By Writer/editor
updated 5/12/2011 7:08:12 PM ET 2011-05-12T23:08:12

Activists are defying media blackouts and secret-police roundups to send a message to the world: "There is no turning back in Syria."

In a Skype interview Thursday, one man who used the name Alexander Page to protect his identity and said he was in Damascus spoke with about the mood in Syria's capital after weeks of unrest in which hundreds have been reported killed. could not confirm the man’s identity or that he was in Syria. A Syrian rights group forwarded the man's contact information to on Thursday.

Despite sanctions from Europe and the United States, President Bashar Assad, 45, appears determined to end the two-month-old uprising, which seeks reform and an end to his authoritarian rule. On Thursday, his forces pushed deeper into the nation’s south with tanks in efforts to quell the protests.

Page said he was married with a family and worked and lived in Damascus. He said he was taking part in daily protests, making sure to record marches and activities in the nation’s capital on video.

“It is really tense here,” he said, speaking in British-inflected English. “People are talking about the international community and that there should be more pressure on the Syria regime.”

At least 2,000 people have been detained over the past two weeks, with a total of around 8,000 since the Syrian government launched its crackdown, a Western diplomat said. The official, who demanded anonymity to share assessments of the unrest in Syria, said Western nations believed that between 600 and 800 people have been killed so far.

Story: Syria broadens crackdown, tanks roll south

Page was detained for three days in March after security officials caught him videotaping, he said.

He said he was deprived of sleep during his jailing and then released.

“When a protest goes off in Damascus, there are undercover police who use force against demonstrators. They detain people: women, children, men — there is no difference to the police,” Page said.

Organizers of marches across Syria were calling for more demonstrations Friday despite the military operations and arrest raids meant to pre-empt the rallies.

“No one wants to be detained, no one wants to be killed,” Page said. “What the Syrian people know now is that we go back, it's going to be worse than ever. It's going to be crazy."

He said phone lines are often down and rolling blackouts occur daily.

“We are staying in touch with others online, staying connected online,” he said.

“Syria is not Egypt or what Libya is now,” he said. "People in Syria want change but are worried about the consequence of change. ... There is no turning back in Syria."

This report includes information from The Associated Press.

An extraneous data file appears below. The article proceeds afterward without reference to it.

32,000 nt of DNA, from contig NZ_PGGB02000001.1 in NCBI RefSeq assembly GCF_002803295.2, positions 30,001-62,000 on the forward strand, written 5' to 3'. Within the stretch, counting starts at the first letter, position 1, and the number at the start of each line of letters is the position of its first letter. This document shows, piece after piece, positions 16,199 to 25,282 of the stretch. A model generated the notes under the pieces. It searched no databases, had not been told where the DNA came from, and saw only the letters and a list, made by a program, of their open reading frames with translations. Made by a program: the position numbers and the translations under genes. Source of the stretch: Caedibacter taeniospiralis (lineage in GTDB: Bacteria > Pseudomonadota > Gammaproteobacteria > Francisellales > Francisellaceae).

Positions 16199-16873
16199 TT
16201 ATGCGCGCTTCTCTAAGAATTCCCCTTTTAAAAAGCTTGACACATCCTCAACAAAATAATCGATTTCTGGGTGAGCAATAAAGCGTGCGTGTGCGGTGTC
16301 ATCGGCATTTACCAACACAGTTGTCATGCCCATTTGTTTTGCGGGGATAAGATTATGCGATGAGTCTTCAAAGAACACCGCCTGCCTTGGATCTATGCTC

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Video: Few signs of foreign intervention in Syria

  1. Closed captioning of: Few signs of foreign intervention in Syria

    >> been another awful day in syria . the continuing government crackdown on protesters who want president assad out. richard is tracking it from benghazi. the problem today was syrians firing on their own people?

    >> reporter: it was, and that has been the problem from the start. the syrian government has denied entry visas to foreign journalists. it doesn't want to world to see what it is doing, which is a systematic city by city sweep against protesters. overnight, syria deployed tanks in this city. witnesses say cdozens of tanks have set up checkpoints and shelled the city earlier. even as funerals were held for protesters held in the seven-week crackdown. human rights protesters say they documented over 700 killings since the unrest began. more than 10,000 have been arrested, and there are no signs of foreign intervention coming or if the syrian government has any intention of stopping. syrian president bashar assad said he's fighting an arm ed infection outside of the country. the european unit has imposed an arms embargo on syria . but outside pressure isn't working. the assad regime believes it's in a fight for its survival. human rights groups in syria say at least 18 people were killed today alone.

    >> richard , before you go, about libya, where you are, a lot of talk about gadhafi. nato says they're not trying to kill him, but they killed his son, kit his house in the last raid. it's been a long time since we have seen moammar gadhafi alive.

    >> reporter: well, we have seen him, according to libyan state television tonight, the state television broadcast pictures without any date, showing gadhafi, apparently greeting tribal elders. he was wearing sunglasses. he expressed no emotion as he greeted the elders who seemed very unenthusiastic about the meeting. he was inside, in a building that appears to be a luxury hotel in tripoli.

    >> richard , thanks for all of tt.

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